Thanks for taking time to read and share a comment!!

      Cheers

      Shawn

  5. Machiavelli stated that there are only two causes for hatred— fear and envy.

    Sometimes one, sometimes the other, sometimes both.

    1. Andris,
      Yes, I think both fear and envy are underlying causes of “Doctor Derangement Syndrome” Likewise I think your comment in the Medical Post on 3rd February “It is a Kantian value” describes our current status as physicians in Canada.
      I think narrowing in on the pathology is helpful but communicating it to people successfully is eluding us. Politicians /Media are not interested in Truth only in whatever truth suits their purpose. Also our Truth is not easy to hear -telling the Doctors Haters that the reason they hate us is that they both envy and fear us is not likely to win them over.
      I think humor and parables such as Shawn’s wonderful blogs are helpful. Linking the welfare of Health Care providers to the Health of patients as Nadia and many,many others have been pushing seems to be getting some traction. However I’m not sure how much difference these strategies will make in the end despite the heroic efforts that people are making to advance them.
      What will work? Leadership? Professional Advocacy ?(certainly our OMA fees should be able to buy the best out there) Has anything worked in other Countries?
      Sorry Shawn and Andris this as not a very cheery comment but Damn it ! I’m not a Philosopher/Journalist/Politician/ Spin Doctor/ Writer/Professional Advocate/Systems Engineer. I’m a Physician.

      P.S Sam. Knowing the autonomy that RNs have up North I did apply to be an RN at low point in my various battles with Licensing Authorities (the Shame of being a Foreign Medical Graduate never really leaves you) Short answer -Not Qualified/Over Qualified and Not Accepted 🙂 But as a previous RN NP you would likely fair much better. I do wish you well.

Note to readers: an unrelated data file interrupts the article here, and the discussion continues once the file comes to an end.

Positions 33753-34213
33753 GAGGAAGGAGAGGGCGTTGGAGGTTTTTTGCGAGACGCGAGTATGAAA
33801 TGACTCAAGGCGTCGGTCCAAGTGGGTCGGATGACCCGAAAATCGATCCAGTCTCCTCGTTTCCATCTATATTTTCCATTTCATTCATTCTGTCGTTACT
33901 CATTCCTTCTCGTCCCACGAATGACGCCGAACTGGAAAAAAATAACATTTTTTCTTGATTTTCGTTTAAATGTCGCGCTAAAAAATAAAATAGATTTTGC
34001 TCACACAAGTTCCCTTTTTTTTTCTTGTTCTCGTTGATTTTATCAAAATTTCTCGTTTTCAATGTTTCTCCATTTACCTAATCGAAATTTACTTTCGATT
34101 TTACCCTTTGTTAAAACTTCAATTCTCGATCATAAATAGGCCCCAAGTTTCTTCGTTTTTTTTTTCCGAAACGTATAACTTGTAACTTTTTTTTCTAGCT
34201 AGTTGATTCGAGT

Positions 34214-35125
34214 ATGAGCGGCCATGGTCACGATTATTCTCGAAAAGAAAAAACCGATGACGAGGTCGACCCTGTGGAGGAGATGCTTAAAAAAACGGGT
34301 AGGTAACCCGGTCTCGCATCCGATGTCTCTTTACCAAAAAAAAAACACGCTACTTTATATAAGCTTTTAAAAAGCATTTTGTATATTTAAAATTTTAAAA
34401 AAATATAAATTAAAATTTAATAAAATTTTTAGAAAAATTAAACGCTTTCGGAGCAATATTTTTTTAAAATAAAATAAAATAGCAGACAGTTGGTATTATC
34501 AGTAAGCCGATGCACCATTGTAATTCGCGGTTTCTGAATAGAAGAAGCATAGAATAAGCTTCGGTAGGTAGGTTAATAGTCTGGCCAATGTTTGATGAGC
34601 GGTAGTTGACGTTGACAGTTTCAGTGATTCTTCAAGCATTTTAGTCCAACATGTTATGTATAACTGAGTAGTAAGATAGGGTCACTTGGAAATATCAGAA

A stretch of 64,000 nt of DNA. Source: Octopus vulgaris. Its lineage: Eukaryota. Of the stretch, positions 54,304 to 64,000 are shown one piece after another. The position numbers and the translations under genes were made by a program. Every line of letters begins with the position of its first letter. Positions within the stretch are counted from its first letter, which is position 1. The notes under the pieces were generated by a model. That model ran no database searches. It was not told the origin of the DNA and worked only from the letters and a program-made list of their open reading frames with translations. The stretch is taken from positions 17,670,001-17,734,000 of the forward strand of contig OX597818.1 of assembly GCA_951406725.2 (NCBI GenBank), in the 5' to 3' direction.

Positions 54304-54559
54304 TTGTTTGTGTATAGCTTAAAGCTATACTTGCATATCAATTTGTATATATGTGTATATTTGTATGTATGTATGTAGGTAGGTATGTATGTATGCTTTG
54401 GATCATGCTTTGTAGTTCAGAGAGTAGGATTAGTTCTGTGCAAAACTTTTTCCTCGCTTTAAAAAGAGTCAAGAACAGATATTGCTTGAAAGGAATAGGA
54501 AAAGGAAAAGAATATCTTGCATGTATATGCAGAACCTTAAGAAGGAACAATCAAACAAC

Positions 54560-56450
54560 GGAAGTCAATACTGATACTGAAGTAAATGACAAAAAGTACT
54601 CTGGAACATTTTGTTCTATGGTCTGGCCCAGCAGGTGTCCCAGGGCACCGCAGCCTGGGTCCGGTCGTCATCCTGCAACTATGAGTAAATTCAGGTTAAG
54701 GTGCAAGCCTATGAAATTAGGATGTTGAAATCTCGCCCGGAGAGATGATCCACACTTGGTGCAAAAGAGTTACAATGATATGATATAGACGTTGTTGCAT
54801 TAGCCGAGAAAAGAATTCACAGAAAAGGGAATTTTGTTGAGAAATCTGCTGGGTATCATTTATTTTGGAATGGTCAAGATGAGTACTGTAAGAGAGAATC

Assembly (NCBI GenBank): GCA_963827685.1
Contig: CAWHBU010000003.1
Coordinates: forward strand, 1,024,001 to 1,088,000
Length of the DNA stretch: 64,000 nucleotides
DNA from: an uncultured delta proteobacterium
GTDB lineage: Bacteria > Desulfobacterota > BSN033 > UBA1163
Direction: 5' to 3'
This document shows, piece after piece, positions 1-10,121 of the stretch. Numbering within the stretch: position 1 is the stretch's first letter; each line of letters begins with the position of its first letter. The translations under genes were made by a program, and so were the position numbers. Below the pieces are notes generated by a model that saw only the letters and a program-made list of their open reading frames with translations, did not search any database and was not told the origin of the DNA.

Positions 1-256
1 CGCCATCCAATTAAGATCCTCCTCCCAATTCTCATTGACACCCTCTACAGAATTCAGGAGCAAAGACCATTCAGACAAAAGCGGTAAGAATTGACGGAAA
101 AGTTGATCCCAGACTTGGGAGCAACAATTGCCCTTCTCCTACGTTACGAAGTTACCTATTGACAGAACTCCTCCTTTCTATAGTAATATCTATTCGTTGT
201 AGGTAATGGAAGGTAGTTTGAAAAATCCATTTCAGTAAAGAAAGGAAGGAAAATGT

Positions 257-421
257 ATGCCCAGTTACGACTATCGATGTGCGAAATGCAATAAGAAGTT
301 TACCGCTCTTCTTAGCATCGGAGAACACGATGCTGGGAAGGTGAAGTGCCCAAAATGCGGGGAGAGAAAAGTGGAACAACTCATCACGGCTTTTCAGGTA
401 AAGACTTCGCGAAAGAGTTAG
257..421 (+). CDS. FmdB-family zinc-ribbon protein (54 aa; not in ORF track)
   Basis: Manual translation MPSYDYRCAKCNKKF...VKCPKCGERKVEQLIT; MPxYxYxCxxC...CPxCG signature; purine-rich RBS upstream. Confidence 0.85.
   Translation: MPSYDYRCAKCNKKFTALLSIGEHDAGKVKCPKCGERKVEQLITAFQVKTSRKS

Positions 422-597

1. Well said, Helen!

        Media cares most about selling papers, less about truth. After all, What is truth?, in a relativistic age.

        Thanks for sharing you comment about RNs up North, too. I’ve heard this from other MDs who’ve tried that route. Not cool.

        Warm regards,

        Shawn

      2. lol, Helen. As easy as it sounds to switch to nursing, we as doctors are not that well equipped to be nurses. Having done both, I have a unique position. I did not understand the difference until I had trained for both. The short answer is this, we work on the same tree but completely different branches. Each profession has it’s focus and education and it is surprisingly different. That is where MOH is making a huge mistake, they cannot and importantly, SHOULD NOT, think they can simply replace doctors with NPs. We are not interchangeable. So I think at this point, I will stick with my MD and fight like hell for my profession and my patients. 😉

        1. Sam, Really good to hear from you. I would like to think that the MOH is listening to unique people like you who have experience as an RN,NP and MD. Since you obviously can speak with authority on all 3 professions. However it seems that to date the MOH has been short on listening skills.
          I wish you continued joy in working as a physician. Something I hope all of us can retain in these very difficult times.
          Regards,
          Helen

  6. Shawn,

    Another point you raised regarding the relative shortage of physicians now as compared to 1999… I agree that relatively speaking, there is a much greater supply of physicians now than in the late 90’s. This too, I feel, has placed us in a difficult spot. We may not operate in a free market (medical services speaking); however, relative supply and demand have a direct bearing on our ability to bargain effectively with the province. I dont think we will see another “2004” again any time soon!

    This is another aspect in which I feel the association has miscalculated, and let us down. They kept arguing for more doctors, and crying doctor shortage for a number of years after things had settled. I think they took it way too far, and this has contributed to our current circumstances.

    1. Well said. Also, the federal health transfers made the province feel rich in 2004. And doctors were so mad in 2004 that they rejected Furious George’s first contract.

  7. With regard to “selfish-doctor syndrome”, some Ontario specialists continue to assist OHIP, as experts at the Health Services Appeal and Review Board, in disputes against residents of Ontario regarding out-of-country (OOC) health services. Do these Ontario specialists not understand that there colleagues are in a dispute with OHIP or do they have “selfish-doctor syndrome”?

    1. Thanks for sharing this, Perry. I don’t know enough about the review board. I need to do more reading! 😉